A scene in our film Mumu Shelley (2021) has Mumu (Pubali Sanyal) drop a vessel of cooked rice on the kitchen floor. In keeping with Mumu’s character, it was a huge vessel containing 2 kgs of rice. I planned the scene at the end of the shift. Of course, the actual drop happens off-screen as we could not take the risk of Pubali getting hurt by the vessel or the hot rice. But later, after a 3 am pack-up, Vivek Shah (my husband and the DOP) and I were cleaning the kitchen floor of every vestige of cold sticky rice for a good hour before going to bed.
A small, independent film, at the best of times, always involves a good amount of ‘cleaning of cold sticky rice’. A doubling up of responsibilities and roles. Vivek and I have been used to making films on shoestring budgets right since our FTII days. Our first-year continuity exercise at FTII trained all of us to exchange roles on a film set without complaint. Since then, all the films Vivek and I have worked on together, 150 Seconds Ago (2002), Lilkee (2006) and Kaphal (2013), have required us to take on additional responsibilities apart from those of DOP and writer/director.
On Mumu Shelley, despite his professional commitments on other bigger projects, Vivek has been the DOP, carpenter, electrician, set guy and all-purpose driver. I have had to be the chef, cleaner, production manager, props person, accountant and runner. And Aiman Mukhtiar, our daughter, besides writing the script, and acting in it (as Shelley), also had to be production designer, costume designer and assistant director.
Making a film in the middle of a pandemic, only constricted our parameters even more. Making the film with our own money only increased our responsibilities that much more. Shooting the film in our own home only made the chaos crazier.
None of us in the crew had gone through a lockdown of this nature in our lifetimes. Coming from that experience, the film shoot, small-scale as it was, became a lifeline of hope and joy for all of us. After months of isolation, our home was filled with people, some of them friends and old associates, some new entrants to our circle. There was tension in the air, the tension of work, of a shoot, of schedules, of call-times and wraps. The welcome tension of a ‘normal’ life.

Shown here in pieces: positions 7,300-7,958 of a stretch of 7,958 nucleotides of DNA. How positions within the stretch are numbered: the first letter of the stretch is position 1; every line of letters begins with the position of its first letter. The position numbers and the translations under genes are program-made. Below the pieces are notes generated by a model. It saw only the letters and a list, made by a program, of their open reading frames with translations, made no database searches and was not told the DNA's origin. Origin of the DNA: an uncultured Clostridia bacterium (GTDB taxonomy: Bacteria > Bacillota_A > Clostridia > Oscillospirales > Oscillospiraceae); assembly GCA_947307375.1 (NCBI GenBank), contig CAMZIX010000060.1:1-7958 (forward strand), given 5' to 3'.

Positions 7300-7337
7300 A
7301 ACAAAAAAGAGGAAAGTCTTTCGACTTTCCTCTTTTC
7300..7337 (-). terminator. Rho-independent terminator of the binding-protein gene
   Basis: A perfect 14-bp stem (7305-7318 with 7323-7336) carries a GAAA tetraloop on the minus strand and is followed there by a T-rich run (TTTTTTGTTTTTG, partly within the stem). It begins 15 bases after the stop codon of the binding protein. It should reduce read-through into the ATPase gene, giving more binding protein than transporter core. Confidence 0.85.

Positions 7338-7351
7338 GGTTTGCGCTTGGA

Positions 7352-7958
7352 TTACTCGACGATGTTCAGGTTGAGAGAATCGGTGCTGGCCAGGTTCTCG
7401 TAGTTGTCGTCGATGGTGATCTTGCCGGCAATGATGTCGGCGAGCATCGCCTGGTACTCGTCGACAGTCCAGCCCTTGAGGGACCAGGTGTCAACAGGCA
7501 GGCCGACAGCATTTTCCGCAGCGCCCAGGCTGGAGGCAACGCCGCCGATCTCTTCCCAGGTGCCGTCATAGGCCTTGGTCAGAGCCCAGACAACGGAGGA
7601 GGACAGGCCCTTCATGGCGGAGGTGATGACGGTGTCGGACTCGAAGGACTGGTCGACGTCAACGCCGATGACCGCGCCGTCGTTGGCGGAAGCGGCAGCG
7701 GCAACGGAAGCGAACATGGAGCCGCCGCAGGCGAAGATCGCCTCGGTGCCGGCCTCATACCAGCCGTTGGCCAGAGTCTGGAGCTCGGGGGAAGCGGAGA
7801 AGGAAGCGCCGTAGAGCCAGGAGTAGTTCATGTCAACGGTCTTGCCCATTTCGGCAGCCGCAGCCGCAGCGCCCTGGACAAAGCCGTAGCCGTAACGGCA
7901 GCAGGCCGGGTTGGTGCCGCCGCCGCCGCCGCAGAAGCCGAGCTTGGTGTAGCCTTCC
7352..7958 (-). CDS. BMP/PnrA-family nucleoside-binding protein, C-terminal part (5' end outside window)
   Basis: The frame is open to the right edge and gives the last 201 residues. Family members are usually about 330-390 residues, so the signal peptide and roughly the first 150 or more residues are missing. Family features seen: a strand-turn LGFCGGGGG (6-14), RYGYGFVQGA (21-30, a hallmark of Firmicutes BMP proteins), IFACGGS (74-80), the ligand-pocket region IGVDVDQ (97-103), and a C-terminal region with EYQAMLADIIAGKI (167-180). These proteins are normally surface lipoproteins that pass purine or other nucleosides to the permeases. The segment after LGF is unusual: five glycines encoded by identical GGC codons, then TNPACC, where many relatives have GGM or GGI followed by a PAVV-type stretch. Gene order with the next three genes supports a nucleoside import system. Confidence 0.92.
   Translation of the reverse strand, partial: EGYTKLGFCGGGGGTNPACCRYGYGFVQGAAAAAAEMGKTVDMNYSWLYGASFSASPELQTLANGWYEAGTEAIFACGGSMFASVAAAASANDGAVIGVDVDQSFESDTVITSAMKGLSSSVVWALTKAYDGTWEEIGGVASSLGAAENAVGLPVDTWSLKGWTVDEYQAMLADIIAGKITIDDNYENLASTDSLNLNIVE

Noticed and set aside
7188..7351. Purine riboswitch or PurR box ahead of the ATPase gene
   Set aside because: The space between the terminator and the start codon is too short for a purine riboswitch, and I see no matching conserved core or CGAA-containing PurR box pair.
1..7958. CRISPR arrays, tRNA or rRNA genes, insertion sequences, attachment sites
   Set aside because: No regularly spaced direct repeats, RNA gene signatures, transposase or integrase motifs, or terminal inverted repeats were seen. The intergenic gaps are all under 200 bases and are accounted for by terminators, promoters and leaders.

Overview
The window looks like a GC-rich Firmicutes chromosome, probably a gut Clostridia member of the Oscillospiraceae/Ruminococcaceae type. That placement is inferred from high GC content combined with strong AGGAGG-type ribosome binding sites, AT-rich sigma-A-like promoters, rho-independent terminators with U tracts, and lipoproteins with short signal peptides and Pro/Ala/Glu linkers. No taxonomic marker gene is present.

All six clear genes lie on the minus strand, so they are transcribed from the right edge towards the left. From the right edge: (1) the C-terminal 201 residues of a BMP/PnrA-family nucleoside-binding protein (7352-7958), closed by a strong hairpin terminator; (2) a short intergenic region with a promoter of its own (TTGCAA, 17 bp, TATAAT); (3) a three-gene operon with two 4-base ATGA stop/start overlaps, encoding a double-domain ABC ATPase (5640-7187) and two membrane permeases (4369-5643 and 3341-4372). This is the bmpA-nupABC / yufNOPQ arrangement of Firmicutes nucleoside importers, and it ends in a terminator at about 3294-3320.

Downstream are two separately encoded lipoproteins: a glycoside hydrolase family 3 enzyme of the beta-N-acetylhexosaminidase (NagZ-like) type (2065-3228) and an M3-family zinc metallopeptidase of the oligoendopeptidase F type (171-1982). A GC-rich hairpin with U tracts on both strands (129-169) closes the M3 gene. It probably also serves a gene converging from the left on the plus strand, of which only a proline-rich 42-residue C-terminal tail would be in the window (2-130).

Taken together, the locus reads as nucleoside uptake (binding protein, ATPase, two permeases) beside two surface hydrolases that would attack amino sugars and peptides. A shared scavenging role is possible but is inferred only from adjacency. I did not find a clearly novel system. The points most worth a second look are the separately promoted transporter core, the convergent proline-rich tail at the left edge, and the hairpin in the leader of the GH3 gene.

It was the urge to move towards this ‘normalcy’ that gave birth to Mumu Shelley. Aiman, Vivek and I had shot a short film in Goa in Feb 2020 just a little before the lockdown. And though we had to abandon that project due to various reasons, we were restless to shoot something, to do a small film within what was possible for us. The Goa shoot taught us some valuable lessons on what we could manage best with our limited resources. Aiman took up the challenge of writing a story and script that could be done within our apartment with old friend and associate Pubali and herself.
Since coming back from the Lee Strasberg Theatre and Film Institute in New York, Aiman had often discussed with me the idea of creating work with her women actor friends and women directors. There are always so many conversations that take place between Aiman and me, between us and our women friends, our women relatives, younger and older. And then there are conversations that we are all conditioned to mute. Aiman and I are keen to create narratives that reflect our situations, our lives, but staying away from the usual tropes that women are normally portrayed within. Stories that are real, yet reflect the absurdity, the comedy of our situations that attract both Aiman and me as the lens through which we see the world.